The Royal New Zealand Air Force (RNZAF) retired the first of six P-3K2 Orions on the 24 September, in anticipation of beginning P-8A Poseidon operations in 2023. The aircraft retired by New Zealand on the 24th, NZ4203, was received from the United States in 1967 and has served in the RNZAF for 55 years.
New Zealand originally received five P-3B Orions in 1966 from the United States. A sixth P-3B Orion was acquired from the Royal Australian Air Force (RAAF) in 1985 to supplement the fleet. All six aircraft undertook an extensive upgrade program in the 1980s, replacing avionics and upgrading their communications systems, thereby bringing them up to the P-3K standard. Later, in the early 2000s, all six aircraft had their wings replaced at which point they were designated the P-3K2. Since then, they have had various upgrades completed to maintain their relevance and capability.
In 2018, New Zealand’s then Minister of Defence, Ron Mark announced that the six P-3K2’s would be replaced by four Boeing P-8A Poseidons in a $1.6 billion deal with the United States. The Kawasaki P-1 reportedly competed with the P-8A for the requirement, however, it lost out.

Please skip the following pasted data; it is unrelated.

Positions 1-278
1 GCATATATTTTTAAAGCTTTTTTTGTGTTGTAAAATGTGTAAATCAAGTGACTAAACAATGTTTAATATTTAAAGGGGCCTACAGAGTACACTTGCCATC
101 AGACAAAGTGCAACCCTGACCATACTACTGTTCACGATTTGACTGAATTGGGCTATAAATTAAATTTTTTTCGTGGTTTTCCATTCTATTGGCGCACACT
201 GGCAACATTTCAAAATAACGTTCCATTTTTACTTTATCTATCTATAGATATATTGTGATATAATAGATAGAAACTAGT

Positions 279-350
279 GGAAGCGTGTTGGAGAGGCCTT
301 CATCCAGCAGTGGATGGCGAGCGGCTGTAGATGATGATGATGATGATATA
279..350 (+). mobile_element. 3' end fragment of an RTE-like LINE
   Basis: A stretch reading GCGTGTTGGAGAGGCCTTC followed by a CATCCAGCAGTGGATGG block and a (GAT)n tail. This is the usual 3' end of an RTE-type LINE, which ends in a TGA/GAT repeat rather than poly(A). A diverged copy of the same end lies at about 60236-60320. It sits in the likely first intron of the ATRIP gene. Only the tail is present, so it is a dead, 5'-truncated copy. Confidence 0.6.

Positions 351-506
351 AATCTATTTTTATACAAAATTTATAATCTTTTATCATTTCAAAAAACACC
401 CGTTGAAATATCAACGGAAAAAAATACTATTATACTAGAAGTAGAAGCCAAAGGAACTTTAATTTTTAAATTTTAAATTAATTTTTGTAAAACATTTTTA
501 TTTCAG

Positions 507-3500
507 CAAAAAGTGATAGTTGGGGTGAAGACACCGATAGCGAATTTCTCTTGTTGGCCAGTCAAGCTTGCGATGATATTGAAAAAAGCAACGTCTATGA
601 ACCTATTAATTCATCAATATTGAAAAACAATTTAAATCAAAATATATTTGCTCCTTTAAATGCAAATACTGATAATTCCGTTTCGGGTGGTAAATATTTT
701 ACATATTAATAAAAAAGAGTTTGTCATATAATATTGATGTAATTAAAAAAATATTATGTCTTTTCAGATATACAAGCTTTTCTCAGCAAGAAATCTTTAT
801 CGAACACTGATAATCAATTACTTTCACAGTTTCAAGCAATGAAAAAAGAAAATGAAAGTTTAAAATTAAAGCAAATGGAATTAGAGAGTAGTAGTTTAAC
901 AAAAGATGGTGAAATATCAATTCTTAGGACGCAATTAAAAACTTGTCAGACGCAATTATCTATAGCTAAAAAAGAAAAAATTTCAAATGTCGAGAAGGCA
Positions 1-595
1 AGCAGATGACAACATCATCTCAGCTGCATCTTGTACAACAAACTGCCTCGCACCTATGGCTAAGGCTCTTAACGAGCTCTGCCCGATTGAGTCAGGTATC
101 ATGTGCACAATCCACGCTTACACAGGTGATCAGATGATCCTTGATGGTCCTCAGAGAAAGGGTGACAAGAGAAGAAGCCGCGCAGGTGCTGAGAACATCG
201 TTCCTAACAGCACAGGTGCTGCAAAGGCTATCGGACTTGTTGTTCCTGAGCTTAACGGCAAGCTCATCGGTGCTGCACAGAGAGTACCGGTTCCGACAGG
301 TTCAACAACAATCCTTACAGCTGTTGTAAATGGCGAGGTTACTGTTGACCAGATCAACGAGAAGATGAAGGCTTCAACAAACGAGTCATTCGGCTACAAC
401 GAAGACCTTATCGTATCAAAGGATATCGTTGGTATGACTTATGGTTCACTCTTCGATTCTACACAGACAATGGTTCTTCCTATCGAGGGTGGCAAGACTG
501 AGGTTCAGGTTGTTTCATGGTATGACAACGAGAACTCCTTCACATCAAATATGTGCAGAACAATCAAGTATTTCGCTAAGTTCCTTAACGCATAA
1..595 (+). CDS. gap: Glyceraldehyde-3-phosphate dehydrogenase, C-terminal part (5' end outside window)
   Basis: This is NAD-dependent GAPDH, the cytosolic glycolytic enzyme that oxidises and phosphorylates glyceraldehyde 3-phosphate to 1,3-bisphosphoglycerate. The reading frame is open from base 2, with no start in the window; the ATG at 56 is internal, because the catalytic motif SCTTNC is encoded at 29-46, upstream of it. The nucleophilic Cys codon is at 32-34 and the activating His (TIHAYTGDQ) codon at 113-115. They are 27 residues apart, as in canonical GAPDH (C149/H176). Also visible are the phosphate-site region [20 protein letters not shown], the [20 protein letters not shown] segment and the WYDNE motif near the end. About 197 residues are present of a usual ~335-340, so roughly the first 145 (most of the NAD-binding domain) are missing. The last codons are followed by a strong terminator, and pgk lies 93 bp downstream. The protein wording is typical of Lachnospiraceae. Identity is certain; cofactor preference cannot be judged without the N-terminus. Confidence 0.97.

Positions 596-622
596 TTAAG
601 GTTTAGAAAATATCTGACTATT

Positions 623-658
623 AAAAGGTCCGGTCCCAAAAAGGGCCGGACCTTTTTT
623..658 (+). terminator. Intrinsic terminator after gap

Because the P-8A is a larger, heavier aircraft than the P-3K2s it’s replacing the RNZAF has since 2019 been undertaking construction at RNZAF Base Ohakea where the aircraft will be based. The RNZAF’s P3-K2s are currently based at RNZAF Base Auckland.
In September 2020, the first RNZAF aircrew qualified on the P-8A after completing training in the United States. In July 2021, the first all-Kiwi crew flew a United States Navy P-8A Poseidon out of Jacksonville Florida while on exchange with Patrol Squadron 30 (VP-30).
Neighbouring Australia received its first P-8A Poseidon in 2016, out of a total order of 14 aircraft to replace its AP-3C Orions.